Concerts in Fort Drum


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  • "Dirty Dishes"
    When it first opened in 1858, the building that stood on the Brockville Arts Centre's current location operated as a town hall, marketplace, and fire engine house. Only two bricks from that original building remain, as the intervening 150 years saw numerous expansions and reconstructions, as well as a 1937 fire that destroyed the auditorium. In its place today stands an expansive centre for the local arts community, welcoming touring concerts and comedians beneath the glow of its chandeliers.
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    235 King St. W
    Brockville, ON CA
  • Grand Theatre
    The Kingston Canadian Film Festival celebrates local and national productions with a three-day presentation of new movies, film receptions, and director and cast discussions. Film enthusiasts explore the life and career of the late Nell Shipman in "On a Grand Scale," a curated exhibition that probes her theatrical contributions as an actress, writer, director, and inventor of the scrolling credit. The silent-film-era artist, known for portraying strong female characters throughout her 13-year career, starred in more than 20 films, including movies based on James Oliver Curwood stories. As the clock tolls 4 p.m., audiences make their way into a darkened theatre for a showing of Shipman's Back to God's Country— a taboo-shattering 1919 silent film set in the Arctic wilderness—which will be paired with live musical accompaniment and fake indoor blizzards.
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    218 Princess St
    Kingston, ON CA
  • Rome Community Theater
    Before 1953, the theater community of Rome was a theater community divided. Two local companies presented plays: the Rome Theater Guild and the Rome Civic Theater. The Guild was more financially stable, but the Civic had more volunteers. Seeing how they could benefit each other, the artists at each group decided to join forces and become the Rome Community Theater. Decades later, the curtain is still being raised on fresh RCT productions. And as the company has grown, the audiences have, too?approximately 1,000 theatergoers flock to see seasonal offerings of musicals, comedies, murder mysteries, and melodramas. The excitement unfolds within the intimacy of a tiered, 230-seat space where everybody has an interrupted view, unless it's Mandatory Lincoln Hat Day.
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    8911 Turin Road
    Rome, NY US
  • Gelston Castle Estate
    Gelston Castle Estate is the Northeast’s premier concert and event destination, presenting world-class music and exhibitions on a beautiful 330 acre estate overlooking the Mohawk Valley in upstate New York. The natural beauty, panoramic view and historic hospitality make for an unequalled concert experience.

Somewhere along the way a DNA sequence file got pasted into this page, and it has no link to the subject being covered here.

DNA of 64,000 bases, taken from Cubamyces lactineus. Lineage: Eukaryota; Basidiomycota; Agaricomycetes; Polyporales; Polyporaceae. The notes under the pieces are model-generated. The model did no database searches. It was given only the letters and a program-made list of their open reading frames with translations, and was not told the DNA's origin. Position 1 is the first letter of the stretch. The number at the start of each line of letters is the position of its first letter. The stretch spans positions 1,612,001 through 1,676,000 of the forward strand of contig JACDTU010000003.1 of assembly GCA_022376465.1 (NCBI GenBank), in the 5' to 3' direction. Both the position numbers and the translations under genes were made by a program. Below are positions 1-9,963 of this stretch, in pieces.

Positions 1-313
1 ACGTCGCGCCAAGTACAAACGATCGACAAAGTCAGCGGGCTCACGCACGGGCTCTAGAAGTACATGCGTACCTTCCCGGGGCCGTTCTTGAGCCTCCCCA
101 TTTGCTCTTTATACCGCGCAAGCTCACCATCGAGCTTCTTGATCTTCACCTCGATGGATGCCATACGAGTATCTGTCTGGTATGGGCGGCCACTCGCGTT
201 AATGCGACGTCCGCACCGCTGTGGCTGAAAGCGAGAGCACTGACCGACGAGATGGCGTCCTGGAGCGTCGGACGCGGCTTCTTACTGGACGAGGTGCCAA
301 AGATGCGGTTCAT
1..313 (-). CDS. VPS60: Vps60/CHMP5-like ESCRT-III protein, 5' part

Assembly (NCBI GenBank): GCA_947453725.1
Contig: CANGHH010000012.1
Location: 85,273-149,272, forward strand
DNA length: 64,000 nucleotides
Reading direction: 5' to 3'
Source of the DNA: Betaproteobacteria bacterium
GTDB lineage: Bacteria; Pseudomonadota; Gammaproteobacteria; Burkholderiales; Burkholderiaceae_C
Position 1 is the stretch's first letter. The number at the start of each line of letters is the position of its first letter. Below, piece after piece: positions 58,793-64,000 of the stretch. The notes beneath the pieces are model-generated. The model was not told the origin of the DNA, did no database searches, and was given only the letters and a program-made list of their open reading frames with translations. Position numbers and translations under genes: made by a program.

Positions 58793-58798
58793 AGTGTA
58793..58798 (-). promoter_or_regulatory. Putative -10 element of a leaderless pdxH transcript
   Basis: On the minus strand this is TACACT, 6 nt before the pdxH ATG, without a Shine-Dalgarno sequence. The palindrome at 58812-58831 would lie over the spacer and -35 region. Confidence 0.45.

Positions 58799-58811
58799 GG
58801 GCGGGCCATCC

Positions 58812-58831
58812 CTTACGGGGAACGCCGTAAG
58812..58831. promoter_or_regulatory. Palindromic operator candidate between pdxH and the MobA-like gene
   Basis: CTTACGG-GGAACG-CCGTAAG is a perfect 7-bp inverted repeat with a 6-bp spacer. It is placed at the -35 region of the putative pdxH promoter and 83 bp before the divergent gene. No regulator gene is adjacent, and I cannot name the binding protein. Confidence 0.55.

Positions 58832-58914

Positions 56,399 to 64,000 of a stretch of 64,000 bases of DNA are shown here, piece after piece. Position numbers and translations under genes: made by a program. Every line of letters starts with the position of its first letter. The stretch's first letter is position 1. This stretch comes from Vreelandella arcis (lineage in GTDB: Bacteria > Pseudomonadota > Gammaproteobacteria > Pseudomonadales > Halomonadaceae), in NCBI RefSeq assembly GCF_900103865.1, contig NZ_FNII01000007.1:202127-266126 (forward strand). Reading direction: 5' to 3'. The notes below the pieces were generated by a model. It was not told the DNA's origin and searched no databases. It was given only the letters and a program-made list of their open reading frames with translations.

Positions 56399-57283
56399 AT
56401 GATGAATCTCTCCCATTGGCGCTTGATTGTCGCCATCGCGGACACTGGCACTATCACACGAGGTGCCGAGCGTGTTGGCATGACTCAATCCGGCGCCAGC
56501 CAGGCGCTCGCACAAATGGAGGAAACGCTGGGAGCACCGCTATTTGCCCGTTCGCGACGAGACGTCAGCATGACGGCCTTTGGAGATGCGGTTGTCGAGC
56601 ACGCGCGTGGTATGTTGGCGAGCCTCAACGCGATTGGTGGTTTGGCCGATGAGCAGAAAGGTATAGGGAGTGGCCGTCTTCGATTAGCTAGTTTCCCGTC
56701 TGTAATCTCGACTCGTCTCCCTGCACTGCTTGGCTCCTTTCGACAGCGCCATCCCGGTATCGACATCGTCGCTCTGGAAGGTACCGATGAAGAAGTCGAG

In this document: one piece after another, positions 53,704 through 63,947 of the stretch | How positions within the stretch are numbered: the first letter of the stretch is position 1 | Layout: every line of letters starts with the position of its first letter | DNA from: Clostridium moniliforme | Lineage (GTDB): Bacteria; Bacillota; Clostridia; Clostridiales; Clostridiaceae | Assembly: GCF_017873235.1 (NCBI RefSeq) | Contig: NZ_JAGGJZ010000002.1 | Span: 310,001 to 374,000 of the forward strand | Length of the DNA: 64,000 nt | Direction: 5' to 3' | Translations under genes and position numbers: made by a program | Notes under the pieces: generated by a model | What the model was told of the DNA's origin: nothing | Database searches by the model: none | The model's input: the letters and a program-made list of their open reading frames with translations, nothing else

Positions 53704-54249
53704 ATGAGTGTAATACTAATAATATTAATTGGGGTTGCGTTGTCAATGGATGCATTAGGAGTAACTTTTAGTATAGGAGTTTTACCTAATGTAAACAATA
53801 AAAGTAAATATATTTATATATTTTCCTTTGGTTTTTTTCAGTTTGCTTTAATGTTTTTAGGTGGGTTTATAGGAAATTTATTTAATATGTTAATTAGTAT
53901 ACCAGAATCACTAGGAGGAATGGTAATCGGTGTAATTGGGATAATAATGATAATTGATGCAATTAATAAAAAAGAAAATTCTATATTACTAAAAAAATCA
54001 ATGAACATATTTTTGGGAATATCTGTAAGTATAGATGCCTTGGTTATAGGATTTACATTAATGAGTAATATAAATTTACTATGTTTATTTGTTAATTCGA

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    980 Robinson Rd
    Mohawk, NY US
  • Cny Jazz Arts Foundation
    Pictures at an Exhibition mates digitally projected visual art with composer Charles Pillow’s modern jazz suite to create a multimedia event that enchants both the eyes and ears. The format for this event was inspired by esteemed Russian composer Modest Mussorgsky, whose iconic 1874 piano suite was sparked by the work of artist and architect Viktor Hartmann. Building on that idea, guest artist Charles Pillow will use musical themes from Mussorgsky to form an original piece, using members of the CNY Jazz Orchestra and adding guitar, harp, and vocalese. Blending this modern piece with visual art provided by the Orange Line Gallery gives this nineteenth century work a twenty-first century feel that pleases music lovers, art enthusiasts, and time-traveling bohemians alike.
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    441 E Washington St
    Syracuse, NY US
  • The Westcott Theater
    Who’s Bad: The Ultimate Michael Jackson Tribute Band salutes the King of Pop with spirited reverence in an extravagant showcase spanning four decades of Michael Jackson’s record-breaking career. The seven-piece collective has charmed the globe with its meticulous mimicry, keeping the eternal flame of Michael Jackson burning while giving old and new fans room to dance. With glitzy jackets, the signature glove filled with peanut butter, and synchronized choreography, Who’s Bad delivers a set stacked high with hits ranging from MJ’s wunderkind days in The Jackson 5 to his hyperbaric epilogue, earning exhilarated gasps and swaying sing-alongs. With muscular horns, tectonic grooves, and ghost-tickling execution, Who’s Bad gets audiences as close as they can get to the legendary juggernaut without having to hang out with Macaulay Culkin.
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    524 Westcott Street
    Syracuse, NY US
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